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CD4(+) T cell count decreases by ethnicity among untreated patients with HIV infection in South Africa and Switzerland

May, Margaret and Wood, Robin and Myer, Landon and Taffé, Patrick and Rauch, Andri and Battegay, Manuel and Egger, Matthias. (2009) CD4(+) T cell count decreases by ethnicity among untreated patients with HIV infection in South Africa and Switzerland. Journal of infectious diseases, Vol. 200. pp. 1729-1735.

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Official URL: http://edoc.unibas.ch/dok/A6003971

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Abstract

BACKGROUND: Estimates of the decrease in CD4(+) cell counts in untreated patients with human immunodeficiency virus (HIV) infection are important for patient care and public health. We analyzed CD4(+) cell count decreases in the Cape Town AIDS Cohort and the Swiss HIV Cohort Study. METHODS: We used mixed-effects models and joint models that allowed for the correlation between CD4(+) cell count decreases and survival and stratified analyses by the initial cell count (50-199, 200-349, 350-499, and 500-750 cells/microL). Results are presented as the mean decrease in CD4(+) cell count with 95% confidence intervals (CIs) during the first year after the initial CD4(+) cell count. RESULTS: A total of 784 South African (629 nonwhite) and 2030 Swiss (218 nonwhite) patients with HIV infection contributed 13,388 CD4(+) cell counts. Decreases in CD4(+) cell count were steeper in white patients, patients with higher initial CD4(+) cell counts, and older patients. Decreases ranged from a mean of 38 cells/microL (95% CI, 24-54 cells/microL) in nonwhite patients from the Swiss HIV Cohort Study 15-39 years of age with an initial CD4(+) cell count of 200-349 cells/microL to a mean of 210 cells/microL (95% CI, 143-268 cells/microL) in white patients in the Cape Town AIDS Cohort < or =40 years of age with an initial CD4(+) cell count of 500-750 cells/microL. CONCLUSIONS: Among both patients from Switzerland and patients from South Africa, CD4(+) cell count decreases were greater in white patients with HIV infection than they were in nonwhite patients with HIV infection.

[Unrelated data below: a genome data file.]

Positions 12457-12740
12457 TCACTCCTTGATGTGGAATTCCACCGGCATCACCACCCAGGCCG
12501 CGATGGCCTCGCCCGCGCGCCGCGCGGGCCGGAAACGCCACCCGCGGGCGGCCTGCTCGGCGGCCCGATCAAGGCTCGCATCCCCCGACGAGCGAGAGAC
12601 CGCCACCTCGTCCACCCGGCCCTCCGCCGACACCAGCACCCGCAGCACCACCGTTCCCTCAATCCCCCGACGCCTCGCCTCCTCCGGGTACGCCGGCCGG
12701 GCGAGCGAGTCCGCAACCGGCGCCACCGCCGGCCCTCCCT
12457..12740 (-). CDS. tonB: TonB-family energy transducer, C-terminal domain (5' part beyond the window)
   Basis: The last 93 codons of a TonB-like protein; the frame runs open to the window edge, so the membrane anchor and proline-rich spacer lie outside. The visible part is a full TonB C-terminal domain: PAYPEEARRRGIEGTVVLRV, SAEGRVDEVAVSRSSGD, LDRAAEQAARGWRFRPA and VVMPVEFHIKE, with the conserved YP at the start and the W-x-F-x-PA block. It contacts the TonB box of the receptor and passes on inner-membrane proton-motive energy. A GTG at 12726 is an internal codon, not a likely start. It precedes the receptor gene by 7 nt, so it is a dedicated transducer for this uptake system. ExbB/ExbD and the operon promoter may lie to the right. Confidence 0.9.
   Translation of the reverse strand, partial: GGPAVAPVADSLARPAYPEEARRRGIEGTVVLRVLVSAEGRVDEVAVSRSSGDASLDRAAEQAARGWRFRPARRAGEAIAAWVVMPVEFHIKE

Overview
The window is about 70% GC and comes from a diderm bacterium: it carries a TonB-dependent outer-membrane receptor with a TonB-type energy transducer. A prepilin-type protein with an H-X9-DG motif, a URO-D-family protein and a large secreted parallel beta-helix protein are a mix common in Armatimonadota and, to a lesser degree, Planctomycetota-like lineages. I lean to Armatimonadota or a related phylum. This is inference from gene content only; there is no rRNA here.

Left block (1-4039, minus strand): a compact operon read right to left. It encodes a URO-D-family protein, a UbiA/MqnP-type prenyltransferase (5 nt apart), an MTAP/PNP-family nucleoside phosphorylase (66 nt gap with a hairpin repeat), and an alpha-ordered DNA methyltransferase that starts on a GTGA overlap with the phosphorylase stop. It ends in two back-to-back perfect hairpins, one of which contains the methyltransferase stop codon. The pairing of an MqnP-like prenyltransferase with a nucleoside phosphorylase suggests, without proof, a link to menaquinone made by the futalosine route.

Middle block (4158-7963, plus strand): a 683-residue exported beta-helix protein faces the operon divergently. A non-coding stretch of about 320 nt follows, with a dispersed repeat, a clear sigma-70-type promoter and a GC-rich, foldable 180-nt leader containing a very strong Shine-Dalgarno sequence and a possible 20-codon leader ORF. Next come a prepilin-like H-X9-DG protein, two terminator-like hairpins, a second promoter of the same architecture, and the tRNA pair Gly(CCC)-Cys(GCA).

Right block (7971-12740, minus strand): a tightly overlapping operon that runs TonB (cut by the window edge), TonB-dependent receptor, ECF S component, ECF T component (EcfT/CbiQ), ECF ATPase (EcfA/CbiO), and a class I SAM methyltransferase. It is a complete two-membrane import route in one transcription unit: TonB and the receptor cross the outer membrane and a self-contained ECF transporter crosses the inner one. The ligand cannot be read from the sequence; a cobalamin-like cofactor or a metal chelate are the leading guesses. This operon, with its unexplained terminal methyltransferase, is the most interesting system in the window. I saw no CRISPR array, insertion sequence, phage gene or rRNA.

Faculties and Departments:03 Faculty of Medicine > Departement Biomedizin > Department of Biomedicine, University Hospital Basel > Infection Biology (Khanna)
UniBasel Contributors:Battegay, Manuel E.
Item Type:Article, refereed
Article Subtype:Research Article
Bibsysno:Link to catalogue
Publisher:Oxford University Press
ISSN:0022-1899
Note:Publication type according to Uni Basel Research Database: Journal article
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Last Modified:04 Jan 2013 08:38
Deposited On:04 Jan 2013 08:36

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